Ninja Tune have been doing their own thing for over ten years now and on the strength of Amon Tobin’s offering to the much lauded Solid Steel series, they will happily continue doing so for another decade at least. Beginning in a DJ Shadow cut and scratch style, Tobin gets heavy from the off with his self-produced, brooding Intro and the Bomb The Bass lifting, Chronic Tronic with its Bug Powder Dust styled bassline and eerie twinkle.
The onus is on the beats and the louder the better as DJ Food‘s rocking funk drumtrack Dark Lady rumbles its way into the chipmunk rap of Tipper‘s Twister and then into the expectedly sanity-sapping strains of the Aphex Twin‘s AFX. The beats are chaotic but at times there is structure hiding beneath the din as jazz-like rhythms emerge, trip and fall away and snatches of melody impose themselves then melt away again.
Upping the tension, Facs And Scythe‘s Schmalla creates an edgy, uneasy tone as the beats hammer away at your ribcage and the bass burrows into your bones. We are then plunged even deeper into murky waters with more dark drum and bass chaos courtesy of Tobin’s own Cougar Merkin, Silent Witness & Break‘s oppressive Higher Rates and the thud and squelching bass of T Power‘s Cuba.
The breakneck breakbeats cease just as the sense of an aural bullying begins, giving way to the haunted house guitar of Icarus‘ Moon Palace and the mystical flute-led dream of Night Life. The respite is shortlived, however, as the DJ once again summons the storm clouds and crushes any relaxed overconfidence with the panic-stricken Fear. This is again one of Tobin’s own compositions, as are almost half of the tunes that make up this set.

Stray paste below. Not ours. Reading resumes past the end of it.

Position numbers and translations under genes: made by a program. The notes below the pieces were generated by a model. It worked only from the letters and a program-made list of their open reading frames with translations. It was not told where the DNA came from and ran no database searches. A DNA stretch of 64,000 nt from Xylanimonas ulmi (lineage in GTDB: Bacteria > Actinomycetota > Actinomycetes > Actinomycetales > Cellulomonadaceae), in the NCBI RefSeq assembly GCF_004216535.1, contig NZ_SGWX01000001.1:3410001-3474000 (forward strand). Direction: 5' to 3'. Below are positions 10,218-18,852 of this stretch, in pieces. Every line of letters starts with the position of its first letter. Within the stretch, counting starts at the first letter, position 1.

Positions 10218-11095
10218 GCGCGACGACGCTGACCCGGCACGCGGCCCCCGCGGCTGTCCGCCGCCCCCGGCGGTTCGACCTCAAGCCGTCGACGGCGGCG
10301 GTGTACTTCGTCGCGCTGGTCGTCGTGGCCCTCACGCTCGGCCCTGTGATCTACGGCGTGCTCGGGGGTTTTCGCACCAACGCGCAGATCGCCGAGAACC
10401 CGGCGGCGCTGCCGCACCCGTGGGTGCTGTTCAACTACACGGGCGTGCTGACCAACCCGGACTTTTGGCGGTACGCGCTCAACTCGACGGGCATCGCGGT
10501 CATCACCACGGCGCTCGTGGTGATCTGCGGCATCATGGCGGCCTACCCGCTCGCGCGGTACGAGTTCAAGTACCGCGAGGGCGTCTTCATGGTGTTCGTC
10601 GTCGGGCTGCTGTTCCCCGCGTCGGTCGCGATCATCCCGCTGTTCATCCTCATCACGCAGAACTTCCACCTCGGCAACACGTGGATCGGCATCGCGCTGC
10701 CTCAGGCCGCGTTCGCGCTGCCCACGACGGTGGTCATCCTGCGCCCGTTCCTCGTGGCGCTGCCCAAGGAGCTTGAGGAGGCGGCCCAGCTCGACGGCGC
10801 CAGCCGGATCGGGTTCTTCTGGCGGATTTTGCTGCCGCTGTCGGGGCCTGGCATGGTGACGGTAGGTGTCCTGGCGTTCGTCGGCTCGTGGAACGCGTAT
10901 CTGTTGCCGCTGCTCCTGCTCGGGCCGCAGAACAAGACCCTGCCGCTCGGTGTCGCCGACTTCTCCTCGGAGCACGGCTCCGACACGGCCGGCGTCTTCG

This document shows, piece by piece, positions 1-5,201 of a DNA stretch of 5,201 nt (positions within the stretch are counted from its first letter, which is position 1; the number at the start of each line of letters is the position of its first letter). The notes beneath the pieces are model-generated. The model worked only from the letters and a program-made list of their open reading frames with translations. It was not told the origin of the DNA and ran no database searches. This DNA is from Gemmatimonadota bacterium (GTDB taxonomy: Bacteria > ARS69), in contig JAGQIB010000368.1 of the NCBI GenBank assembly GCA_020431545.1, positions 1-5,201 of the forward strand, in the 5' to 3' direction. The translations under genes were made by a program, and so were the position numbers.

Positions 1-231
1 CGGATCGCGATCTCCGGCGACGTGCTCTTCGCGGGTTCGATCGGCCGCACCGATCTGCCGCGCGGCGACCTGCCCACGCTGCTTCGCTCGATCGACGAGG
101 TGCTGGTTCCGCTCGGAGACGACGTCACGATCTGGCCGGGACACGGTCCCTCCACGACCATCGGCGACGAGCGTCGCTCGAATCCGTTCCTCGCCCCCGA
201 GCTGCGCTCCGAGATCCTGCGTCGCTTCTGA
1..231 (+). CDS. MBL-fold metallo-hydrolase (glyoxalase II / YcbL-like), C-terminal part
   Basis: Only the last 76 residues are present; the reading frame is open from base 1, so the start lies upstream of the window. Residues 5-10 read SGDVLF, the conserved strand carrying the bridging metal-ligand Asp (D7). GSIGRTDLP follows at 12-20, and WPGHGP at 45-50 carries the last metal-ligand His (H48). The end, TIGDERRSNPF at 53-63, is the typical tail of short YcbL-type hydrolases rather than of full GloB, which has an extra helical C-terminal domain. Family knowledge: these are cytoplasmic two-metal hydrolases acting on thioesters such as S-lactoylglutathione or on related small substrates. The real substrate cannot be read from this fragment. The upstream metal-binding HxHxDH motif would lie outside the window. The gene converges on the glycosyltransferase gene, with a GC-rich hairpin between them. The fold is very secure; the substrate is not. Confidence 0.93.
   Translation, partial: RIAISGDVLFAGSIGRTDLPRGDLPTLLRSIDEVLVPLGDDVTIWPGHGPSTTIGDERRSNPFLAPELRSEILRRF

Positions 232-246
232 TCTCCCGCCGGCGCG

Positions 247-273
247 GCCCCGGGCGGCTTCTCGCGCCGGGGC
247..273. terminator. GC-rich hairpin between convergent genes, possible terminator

The clattering breakbeats and cranium cracking sub-bass once again take over, introducing snatches of Mercury motormouth Dizzee Rascal along the way, until we finally get the chance to catch our breath with some of Tobin’s more downtempo grooves. The set closer comes courtesy of The Velvet Underground‘s Venus In Furs, a typically psychedelic, acid-soaked choice but it serves to ease the listener back into the lighter, less moody confines of the real world.
Tobin certainly challenges the ears but he also lays down the gauntlet to the body and makes you want to move proving this is not just ‘intelligent’ head music, its influence extends right down to rouse the arms, legs and feet.
No Warp-style broadening of horizons or change of agenda for Ninja Tune, it would seem, they know what they do best, challenging, leftfield dance, and they seem quite happy sticking to it. This menacing, hurricane ride through doom-laden drum and bass, funk-heavy queasy listening and jazzy breakbeat head-nodders makes for unrelenting and, at times, unforgiving listening. This selection makes you want to keep checking over your shoulder to see what may be lurking in the shadows, which will suit those into the darker side of dance down to the ground, but for some, the paranoia-inducing tirade Tobin dishes out may prove just a little too intense.